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Intense and prolonged physical training can induce cardiac adaptations called “Athlete’s heart”. In some cases their benignity can be discussed. Concerning the ECG changes most of the questions concern repolarisation anomalies (RA) observed in more than 60% of athletes. Prof. Sharma (London, UK) described these RA and concluded that they do not have the same signification. Tall T waves (TW), typical early repolarisation (ERP), negative TW from V1-V4 before 16 years are surely benign. The specific pattern of ERP with an up elevation and domed ST segment followed by a negative TW from V1 to V4 seems also benign in black athletes because of its high prevalence (20-25%). A cardiologist’s advice is needed in case of ERP with J elevation >0.2 mv and horizontal ST-segment in inferior leads, types 2 and 3 Brugada patterns, QTc duration between 460-490 and negative TW in infero-lateral leads in black athletes. Lastly a full cardiovascular exam is required in case of ST segment depression, negative TW after V2 in Caucasian adult athletes, short QTc duration, QTc > 500, Brugada type 1. Concerning echocardiography, Dr Lagerche (Leuven, Belgium and Melbourne, Australia) reminded the audience that this exam must be always evaluated with clinical and ECG data. TM data like classical 2D analysis have currently a great value and the TDI and strain rate can help in difficult cases. Athlete’s heart is mainly dilated in the four cavities with a mild hypertrophy of the left ventricular wall. Systolic function can be at the lower limit. The LV/RV, LV/LA and LV volume/mass ratios are always maintained and all adaptations must be correlated to the performance level in an asymptomatic athlete. In the master endurance athlete, Dr Mont (Barcelona, Spain) reported that atrial fibrillation (AF) prevalence is higher than in the general population. This is due to the autonomic nervous system adaptations and to the electrophysiological and morphological remodeling of atria. In case of lone paroxystic AF, a decrease in training level must be advised. Ablation can be proposed with the same efficacy as in the standard population, but it must not be proposed in order to permit the athlete to maintain same level of training and competition, because of the high risk of AF recurrence. In case of permanent AF, clearance for sport participation can be given if the ventricular rate during exercise is well controlled and if needed with beta-blockers. Dr Roos-Hesselink (Rotterdam, Netherlands) reminded the audience that physical activity is healthy for all people but that in case of congenital abnormalities, clearance to participate in sport has several medical pre-requisites. The patient must be asymptomatic with a normal physical capacity evaluated with a CPX test, without right or left ventricular dysfunction, dilated aorta, resting or exercise pulmonary hypertension, and significant arrhythmias and especially adrenergic arrhythmias.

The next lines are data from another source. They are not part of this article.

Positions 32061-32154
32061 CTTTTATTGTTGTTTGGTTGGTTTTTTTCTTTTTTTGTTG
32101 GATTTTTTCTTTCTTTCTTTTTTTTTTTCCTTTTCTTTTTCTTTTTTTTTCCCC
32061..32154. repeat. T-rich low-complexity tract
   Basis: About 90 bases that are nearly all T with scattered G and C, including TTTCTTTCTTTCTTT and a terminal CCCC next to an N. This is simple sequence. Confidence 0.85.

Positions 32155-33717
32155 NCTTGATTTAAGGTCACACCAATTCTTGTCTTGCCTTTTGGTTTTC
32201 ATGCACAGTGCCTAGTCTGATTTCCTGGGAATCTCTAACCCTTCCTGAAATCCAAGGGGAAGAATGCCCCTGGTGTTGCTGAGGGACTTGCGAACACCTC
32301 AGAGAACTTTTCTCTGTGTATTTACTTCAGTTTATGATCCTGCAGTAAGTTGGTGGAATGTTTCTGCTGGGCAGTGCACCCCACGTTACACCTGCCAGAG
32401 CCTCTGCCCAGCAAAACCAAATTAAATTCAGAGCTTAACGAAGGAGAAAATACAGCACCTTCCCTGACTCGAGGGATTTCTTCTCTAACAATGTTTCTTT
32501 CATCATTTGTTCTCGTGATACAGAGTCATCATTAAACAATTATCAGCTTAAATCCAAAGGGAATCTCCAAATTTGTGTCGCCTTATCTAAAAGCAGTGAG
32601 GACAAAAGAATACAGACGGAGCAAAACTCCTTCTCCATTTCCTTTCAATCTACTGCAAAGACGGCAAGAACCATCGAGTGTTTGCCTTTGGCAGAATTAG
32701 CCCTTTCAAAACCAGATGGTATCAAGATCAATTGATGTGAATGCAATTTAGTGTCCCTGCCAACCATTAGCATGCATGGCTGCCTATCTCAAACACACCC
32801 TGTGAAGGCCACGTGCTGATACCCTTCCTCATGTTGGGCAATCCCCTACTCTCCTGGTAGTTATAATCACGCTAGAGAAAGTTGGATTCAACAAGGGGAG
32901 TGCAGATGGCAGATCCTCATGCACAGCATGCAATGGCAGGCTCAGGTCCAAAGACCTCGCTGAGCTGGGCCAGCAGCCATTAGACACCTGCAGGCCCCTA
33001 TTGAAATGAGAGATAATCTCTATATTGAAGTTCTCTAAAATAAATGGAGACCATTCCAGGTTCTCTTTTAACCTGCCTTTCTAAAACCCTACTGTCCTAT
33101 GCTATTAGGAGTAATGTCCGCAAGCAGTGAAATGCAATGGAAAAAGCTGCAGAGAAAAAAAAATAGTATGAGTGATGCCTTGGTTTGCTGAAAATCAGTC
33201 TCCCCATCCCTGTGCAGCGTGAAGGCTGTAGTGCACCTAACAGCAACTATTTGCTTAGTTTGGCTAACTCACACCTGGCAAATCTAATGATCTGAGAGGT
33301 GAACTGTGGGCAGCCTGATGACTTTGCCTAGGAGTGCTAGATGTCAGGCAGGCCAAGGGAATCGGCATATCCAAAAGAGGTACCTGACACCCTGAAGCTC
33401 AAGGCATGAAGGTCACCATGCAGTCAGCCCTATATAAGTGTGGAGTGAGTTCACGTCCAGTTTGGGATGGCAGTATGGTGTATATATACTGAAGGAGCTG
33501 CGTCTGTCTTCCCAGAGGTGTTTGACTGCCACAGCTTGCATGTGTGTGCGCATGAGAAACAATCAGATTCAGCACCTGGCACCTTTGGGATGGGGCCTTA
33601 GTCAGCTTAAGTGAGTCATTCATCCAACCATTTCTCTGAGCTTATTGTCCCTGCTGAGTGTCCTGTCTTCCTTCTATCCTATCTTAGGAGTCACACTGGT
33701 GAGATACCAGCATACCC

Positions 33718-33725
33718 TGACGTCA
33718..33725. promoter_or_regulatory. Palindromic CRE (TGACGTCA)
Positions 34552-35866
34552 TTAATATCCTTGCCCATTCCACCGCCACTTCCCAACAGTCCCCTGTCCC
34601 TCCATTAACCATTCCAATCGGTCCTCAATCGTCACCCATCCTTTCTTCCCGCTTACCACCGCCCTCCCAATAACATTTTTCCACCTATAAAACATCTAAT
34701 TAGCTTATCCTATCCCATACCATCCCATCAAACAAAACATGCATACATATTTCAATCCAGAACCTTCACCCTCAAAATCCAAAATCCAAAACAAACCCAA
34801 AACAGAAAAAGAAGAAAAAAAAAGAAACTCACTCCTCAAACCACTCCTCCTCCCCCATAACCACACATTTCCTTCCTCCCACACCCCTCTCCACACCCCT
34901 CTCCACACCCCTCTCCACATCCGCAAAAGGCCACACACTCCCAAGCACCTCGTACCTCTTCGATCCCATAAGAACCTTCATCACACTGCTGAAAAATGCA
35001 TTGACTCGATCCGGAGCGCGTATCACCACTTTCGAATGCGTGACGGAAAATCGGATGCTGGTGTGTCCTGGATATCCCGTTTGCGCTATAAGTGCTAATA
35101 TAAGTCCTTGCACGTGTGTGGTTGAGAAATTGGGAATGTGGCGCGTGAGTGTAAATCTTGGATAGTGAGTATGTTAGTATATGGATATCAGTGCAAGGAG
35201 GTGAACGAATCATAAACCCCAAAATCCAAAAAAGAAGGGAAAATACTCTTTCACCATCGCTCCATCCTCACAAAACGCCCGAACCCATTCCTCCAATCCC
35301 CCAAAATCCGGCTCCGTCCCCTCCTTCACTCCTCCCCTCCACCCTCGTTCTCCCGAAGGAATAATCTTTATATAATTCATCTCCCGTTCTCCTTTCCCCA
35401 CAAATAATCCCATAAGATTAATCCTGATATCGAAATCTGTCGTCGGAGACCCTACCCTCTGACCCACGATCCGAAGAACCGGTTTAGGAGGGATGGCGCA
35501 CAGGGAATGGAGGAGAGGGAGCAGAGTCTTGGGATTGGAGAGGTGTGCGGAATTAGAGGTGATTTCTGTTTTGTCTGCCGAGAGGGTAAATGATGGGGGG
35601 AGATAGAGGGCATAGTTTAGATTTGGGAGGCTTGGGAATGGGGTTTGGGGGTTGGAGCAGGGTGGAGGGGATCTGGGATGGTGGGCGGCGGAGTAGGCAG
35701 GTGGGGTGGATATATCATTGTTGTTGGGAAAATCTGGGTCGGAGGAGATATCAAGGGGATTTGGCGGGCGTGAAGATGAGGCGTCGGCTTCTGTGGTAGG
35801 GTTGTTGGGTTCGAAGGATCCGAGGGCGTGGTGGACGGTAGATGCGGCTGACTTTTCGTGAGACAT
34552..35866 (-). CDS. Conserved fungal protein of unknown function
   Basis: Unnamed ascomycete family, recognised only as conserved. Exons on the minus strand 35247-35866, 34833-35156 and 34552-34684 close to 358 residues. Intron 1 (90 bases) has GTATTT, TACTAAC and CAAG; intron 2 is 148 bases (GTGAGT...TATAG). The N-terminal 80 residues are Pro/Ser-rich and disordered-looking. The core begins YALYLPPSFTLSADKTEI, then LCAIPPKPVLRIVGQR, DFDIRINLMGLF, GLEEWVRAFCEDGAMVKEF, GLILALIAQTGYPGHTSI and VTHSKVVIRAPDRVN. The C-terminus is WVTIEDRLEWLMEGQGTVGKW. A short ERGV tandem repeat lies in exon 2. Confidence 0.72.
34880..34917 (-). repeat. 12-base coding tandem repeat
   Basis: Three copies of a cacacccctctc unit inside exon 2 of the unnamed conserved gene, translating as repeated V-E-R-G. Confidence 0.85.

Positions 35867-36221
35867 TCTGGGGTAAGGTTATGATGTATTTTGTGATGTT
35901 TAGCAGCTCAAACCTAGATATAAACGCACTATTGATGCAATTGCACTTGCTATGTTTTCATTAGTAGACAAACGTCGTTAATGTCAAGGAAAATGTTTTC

Common cardiac issues in athletes
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